B-School Classrooms Get Real
The New York Times published a worthwhile read earlier in the week about executives injecting real-world knowledge into business school classrooms. The piece profiles several top deal-makers from JPMorgan Chase, Merrill Lynch, Lehman Brothers and Goldman Sachs who have recently traded the boardroom for the classroom.
While bringing in business leaders to provide a deeper dimension to lesson plans is nothing new, many universities have stepped up such efforts in the aftermath of the financial crisis.
The Wharton School arranged a series of “24-hour teach-ins” over the last year, and during the spring semester brought Wall Street alumni to campus each week for a class on the crisis, the Times reports, while Tuck Business School launched a 14-person economics seminar on crisis economics this fall, co-taught with former Wall Street risk manager Michael G. Stockman.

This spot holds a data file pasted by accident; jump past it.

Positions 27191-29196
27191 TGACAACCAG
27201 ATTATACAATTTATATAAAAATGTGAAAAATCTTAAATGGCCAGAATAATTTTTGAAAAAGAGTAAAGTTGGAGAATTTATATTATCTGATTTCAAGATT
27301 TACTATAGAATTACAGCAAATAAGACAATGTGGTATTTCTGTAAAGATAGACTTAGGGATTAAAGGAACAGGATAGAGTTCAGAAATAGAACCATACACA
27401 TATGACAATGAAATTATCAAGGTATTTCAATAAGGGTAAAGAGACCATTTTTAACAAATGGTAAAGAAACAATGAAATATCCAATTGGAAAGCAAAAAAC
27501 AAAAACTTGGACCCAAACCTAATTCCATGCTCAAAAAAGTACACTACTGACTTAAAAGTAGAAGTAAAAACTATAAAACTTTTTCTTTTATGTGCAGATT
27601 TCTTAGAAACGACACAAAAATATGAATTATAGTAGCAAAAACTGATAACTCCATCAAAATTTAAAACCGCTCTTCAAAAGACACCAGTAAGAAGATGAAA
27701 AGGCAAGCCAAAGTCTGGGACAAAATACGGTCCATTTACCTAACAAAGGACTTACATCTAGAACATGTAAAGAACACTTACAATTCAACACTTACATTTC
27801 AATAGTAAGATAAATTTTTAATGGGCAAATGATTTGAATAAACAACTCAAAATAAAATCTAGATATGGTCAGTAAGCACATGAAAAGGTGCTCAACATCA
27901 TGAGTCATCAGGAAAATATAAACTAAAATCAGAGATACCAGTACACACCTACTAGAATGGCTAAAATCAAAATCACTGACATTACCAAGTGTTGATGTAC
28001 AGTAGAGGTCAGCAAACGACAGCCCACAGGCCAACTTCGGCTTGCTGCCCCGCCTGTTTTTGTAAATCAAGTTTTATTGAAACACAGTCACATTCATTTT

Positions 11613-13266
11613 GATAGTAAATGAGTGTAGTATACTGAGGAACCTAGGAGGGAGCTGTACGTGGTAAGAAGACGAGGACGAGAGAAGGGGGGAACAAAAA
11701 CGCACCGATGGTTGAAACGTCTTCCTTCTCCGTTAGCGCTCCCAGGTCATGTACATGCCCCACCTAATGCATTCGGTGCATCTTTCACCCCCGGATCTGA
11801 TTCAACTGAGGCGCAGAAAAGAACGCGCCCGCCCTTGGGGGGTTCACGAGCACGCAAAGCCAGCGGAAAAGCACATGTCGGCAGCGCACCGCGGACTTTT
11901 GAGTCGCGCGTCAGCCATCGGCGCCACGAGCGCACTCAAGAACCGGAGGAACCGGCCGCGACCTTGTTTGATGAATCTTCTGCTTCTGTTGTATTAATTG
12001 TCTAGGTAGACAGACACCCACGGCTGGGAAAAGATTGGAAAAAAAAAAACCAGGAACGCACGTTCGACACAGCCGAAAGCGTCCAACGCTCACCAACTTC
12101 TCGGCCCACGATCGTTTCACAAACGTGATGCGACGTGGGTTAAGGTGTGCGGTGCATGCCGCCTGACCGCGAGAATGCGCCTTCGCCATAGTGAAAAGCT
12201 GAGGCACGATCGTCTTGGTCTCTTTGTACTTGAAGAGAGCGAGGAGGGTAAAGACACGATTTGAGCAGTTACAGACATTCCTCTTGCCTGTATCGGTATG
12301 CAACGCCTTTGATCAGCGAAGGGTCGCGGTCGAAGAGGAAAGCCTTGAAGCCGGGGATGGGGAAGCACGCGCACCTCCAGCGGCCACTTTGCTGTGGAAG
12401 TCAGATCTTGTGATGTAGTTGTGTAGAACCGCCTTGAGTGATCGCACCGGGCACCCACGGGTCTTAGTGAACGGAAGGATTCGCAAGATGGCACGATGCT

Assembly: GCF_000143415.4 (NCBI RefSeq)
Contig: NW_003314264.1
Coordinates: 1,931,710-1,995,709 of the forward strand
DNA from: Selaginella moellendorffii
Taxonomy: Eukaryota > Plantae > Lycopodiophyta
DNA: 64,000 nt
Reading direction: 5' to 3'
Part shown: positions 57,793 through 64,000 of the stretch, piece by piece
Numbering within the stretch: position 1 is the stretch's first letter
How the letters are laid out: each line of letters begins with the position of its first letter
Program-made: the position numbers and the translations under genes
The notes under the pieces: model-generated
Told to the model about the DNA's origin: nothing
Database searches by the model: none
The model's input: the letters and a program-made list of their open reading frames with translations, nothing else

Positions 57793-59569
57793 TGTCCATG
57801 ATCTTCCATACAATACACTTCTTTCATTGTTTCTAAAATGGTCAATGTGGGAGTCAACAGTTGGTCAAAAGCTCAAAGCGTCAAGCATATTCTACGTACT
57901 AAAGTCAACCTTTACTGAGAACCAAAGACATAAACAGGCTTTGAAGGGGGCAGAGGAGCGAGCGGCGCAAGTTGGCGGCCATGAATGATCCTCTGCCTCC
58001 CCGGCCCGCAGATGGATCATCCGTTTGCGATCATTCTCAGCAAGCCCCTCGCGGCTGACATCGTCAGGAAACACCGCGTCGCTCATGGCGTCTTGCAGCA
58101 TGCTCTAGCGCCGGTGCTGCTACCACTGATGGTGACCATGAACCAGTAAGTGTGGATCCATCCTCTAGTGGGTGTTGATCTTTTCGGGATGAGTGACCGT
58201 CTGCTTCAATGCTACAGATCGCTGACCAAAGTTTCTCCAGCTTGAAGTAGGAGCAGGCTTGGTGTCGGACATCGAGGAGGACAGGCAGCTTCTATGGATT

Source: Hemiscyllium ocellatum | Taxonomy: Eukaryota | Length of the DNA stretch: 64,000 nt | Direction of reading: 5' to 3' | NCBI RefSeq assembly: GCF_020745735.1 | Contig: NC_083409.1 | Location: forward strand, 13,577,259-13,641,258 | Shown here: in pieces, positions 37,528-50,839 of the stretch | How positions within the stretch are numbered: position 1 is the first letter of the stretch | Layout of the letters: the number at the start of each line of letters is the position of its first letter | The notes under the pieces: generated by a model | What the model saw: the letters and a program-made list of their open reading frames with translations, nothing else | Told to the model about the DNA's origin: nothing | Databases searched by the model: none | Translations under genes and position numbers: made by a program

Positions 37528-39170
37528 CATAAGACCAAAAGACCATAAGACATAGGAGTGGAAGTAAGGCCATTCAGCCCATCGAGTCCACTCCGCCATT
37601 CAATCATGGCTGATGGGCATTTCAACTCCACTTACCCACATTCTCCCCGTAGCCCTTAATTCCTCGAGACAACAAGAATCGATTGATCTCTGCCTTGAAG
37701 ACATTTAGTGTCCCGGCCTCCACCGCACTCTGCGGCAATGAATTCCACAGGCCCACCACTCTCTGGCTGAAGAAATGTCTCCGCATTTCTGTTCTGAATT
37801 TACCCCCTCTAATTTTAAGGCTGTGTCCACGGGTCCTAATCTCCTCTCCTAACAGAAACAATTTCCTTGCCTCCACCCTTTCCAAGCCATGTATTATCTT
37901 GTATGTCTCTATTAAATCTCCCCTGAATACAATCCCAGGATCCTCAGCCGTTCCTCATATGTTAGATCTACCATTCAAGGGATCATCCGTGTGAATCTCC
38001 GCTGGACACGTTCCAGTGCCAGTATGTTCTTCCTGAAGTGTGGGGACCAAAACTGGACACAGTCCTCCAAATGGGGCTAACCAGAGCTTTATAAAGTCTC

With the job market severely contracted, business school deans have been ramping up their outreach to alumni and the corporate sector to give students a hand in widening their search nets. Meanwhile, the article reveals that faculty members are relying on practitioners to keep their research current on fast-moving policy topics, like financial regulatory reform, and bring business case studies to life.
Jeffrey Garten, the former dean of Yale School of Management, tells the Times that bringing in more experts from business and government was crucial to helping financial leaders of the future avoid past mistakes. “There is a crying need for more understanding,” he said.
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